San Luis de Talimali was the western military, administrative, and religious capital of Spanish Florida from 1656-1704. It was the lineal descendant of the village of Anhaica where Hernando de Soto located his winter camp of 1539-40 in the vicinity of the present day capital complex. San Luis was moved to its present location by the Spaniards in 1656. Located on one of Tallahassee’s highest hilltops for defensive purposes, a series of blockhouses was built over the 48-year occupation of the community.
It was home to a deputy governor, garrison, and civilians—the only sizeable European population beyond St. Augustine. There were also more than 1500 Apalachee Indians who lived under the jurisdiction of San Luis. With the establishment of Charleston in 1670, the threat of English attacks on Spanish Florida intensified. That threat prompted the planning and construction of a formal military complex at San Luis during the 1690s. This consisted of a two-story blockhouse and defensive outerworks including a stockade backed with a firing platform and bastions surrounded by a dry moat.
Although soldiers stationed at San Luis had homes nearby, they maintained a round-the-clock presence at the fort. From the time the stockade was built in 1703, it provided protection for the garrison and all of the village’s residents when the alarm sounded, an event which probably occurred with increasing frequency toward the end of the site’s occupation in 1704.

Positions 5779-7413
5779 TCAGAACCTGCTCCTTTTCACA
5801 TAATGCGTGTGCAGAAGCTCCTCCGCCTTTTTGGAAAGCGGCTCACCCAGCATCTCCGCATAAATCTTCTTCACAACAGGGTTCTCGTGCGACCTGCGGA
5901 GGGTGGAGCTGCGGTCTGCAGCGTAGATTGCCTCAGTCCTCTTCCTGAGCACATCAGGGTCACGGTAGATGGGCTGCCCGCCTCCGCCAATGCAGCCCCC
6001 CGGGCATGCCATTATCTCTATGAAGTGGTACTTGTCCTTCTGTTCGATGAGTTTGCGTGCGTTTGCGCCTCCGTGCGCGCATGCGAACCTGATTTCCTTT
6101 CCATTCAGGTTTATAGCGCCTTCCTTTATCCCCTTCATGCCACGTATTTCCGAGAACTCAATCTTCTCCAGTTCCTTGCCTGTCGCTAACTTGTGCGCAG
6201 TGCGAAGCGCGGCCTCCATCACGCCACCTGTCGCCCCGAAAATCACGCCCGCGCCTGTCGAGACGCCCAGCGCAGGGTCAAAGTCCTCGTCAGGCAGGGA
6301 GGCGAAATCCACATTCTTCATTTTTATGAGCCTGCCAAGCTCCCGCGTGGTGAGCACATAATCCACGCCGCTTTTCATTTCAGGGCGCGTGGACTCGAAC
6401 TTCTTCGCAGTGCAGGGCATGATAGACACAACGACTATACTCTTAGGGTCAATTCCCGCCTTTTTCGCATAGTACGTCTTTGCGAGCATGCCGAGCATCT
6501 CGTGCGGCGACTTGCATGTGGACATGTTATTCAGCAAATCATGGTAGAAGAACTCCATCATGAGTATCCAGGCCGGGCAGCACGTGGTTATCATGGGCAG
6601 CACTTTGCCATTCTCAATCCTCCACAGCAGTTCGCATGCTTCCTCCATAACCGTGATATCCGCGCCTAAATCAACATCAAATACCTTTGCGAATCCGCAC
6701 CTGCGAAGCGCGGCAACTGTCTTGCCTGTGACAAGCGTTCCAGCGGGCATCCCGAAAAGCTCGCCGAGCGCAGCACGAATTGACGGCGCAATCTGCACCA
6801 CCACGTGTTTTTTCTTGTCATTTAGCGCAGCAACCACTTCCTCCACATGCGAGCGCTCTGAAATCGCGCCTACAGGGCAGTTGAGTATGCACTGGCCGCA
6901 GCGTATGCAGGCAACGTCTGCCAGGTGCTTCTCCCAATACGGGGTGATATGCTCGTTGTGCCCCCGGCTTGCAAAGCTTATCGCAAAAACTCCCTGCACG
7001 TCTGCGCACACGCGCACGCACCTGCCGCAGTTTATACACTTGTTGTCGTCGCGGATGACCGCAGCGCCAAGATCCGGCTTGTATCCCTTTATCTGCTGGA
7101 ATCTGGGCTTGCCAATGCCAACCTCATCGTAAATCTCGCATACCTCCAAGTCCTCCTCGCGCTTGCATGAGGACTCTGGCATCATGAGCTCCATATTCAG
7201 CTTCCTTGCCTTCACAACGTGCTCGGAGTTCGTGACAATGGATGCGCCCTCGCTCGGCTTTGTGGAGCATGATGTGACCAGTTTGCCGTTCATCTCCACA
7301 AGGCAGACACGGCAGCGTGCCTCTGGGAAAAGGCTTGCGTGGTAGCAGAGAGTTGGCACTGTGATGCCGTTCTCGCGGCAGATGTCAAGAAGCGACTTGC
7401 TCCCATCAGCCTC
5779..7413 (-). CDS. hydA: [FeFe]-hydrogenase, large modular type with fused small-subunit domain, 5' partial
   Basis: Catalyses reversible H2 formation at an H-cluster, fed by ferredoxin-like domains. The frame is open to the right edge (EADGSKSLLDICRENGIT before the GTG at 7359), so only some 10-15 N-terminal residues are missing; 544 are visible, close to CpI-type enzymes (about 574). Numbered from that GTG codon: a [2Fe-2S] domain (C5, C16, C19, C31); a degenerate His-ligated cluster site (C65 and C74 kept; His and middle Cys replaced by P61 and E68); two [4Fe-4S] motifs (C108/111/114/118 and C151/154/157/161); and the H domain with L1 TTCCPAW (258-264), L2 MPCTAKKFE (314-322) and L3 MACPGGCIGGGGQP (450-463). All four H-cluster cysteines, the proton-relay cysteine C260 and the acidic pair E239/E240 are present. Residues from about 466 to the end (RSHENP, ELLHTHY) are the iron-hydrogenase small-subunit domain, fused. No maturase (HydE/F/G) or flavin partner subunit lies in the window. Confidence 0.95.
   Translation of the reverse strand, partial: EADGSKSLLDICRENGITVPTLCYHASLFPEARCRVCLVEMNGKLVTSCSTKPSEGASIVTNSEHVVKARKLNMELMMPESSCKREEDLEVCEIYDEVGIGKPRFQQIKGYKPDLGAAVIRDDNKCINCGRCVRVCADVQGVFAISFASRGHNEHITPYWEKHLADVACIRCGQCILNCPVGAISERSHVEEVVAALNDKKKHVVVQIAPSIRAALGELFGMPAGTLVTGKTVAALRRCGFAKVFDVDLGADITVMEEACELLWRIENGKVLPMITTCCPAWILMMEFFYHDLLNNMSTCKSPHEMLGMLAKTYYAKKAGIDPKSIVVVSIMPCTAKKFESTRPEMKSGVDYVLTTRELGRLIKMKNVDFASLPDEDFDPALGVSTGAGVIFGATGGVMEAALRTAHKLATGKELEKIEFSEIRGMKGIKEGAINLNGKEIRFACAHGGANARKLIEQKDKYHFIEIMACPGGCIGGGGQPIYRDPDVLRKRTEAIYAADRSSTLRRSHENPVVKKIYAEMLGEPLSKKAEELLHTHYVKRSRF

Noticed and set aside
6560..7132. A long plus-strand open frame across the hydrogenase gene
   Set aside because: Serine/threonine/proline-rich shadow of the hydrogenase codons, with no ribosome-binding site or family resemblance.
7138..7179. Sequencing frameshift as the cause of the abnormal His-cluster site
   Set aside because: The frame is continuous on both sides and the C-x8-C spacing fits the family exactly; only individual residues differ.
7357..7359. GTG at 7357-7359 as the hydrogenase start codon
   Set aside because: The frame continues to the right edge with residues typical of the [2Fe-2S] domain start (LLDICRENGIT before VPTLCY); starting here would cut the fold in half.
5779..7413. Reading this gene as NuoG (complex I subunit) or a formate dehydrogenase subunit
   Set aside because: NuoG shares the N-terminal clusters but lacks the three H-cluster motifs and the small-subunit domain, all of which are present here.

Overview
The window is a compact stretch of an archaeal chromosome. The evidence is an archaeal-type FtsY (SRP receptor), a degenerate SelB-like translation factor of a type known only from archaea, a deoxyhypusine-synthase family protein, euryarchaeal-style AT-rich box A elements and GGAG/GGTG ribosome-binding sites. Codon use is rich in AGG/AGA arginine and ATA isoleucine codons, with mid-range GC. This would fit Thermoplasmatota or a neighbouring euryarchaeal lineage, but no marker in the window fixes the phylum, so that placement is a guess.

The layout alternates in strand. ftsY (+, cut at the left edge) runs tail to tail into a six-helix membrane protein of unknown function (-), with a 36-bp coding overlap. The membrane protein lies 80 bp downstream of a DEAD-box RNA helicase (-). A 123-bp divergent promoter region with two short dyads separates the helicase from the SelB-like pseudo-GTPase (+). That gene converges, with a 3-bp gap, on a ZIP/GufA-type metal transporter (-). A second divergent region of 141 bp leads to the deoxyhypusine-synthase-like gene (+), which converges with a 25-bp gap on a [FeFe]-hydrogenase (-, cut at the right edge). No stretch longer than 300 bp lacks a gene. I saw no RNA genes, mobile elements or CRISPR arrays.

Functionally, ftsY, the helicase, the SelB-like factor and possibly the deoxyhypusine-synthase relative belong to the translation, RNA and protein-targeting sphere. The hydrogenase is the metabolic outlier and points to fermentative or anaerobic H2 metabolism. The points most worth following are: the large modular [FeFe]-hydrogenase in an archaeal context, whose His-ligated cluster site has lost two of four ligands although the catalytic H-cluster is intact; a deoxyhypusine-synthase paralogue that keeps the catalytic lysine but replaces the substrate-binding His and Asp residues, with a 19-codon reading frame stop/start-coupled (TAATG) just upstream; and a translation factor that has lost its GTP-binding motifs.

Written descriptions of Fort San Luis vary considerably with respect to its size, configuration, and building materials. The only known drawing of the fort was made during a reconnaissance led by Admiral Antonio de Landeche in 1705, the year after San Luis was burned and abandoned by the Spaniards and their Apalachee allies.
Archaeology has revealed important information about military activities at San Luis, including the construction of early blockhouses and, eventually, a proper fort. Weaponry from the site reveals that military supplies were often outdated, and that bows and arrows were never effectively replaced. Other artifacts recovered from the military complex are related to its building and maintenance, routine duty, and the eventual sequestering of the entire village.
In 1983, the State of Florida purchased fifty acres of the former mission capital including the military complex. San Luis is open to the public Tuesday-Sunday, 10 A.M. to 4 P.M. Closed Mondays, Thanksgiving Day and Christmas Day.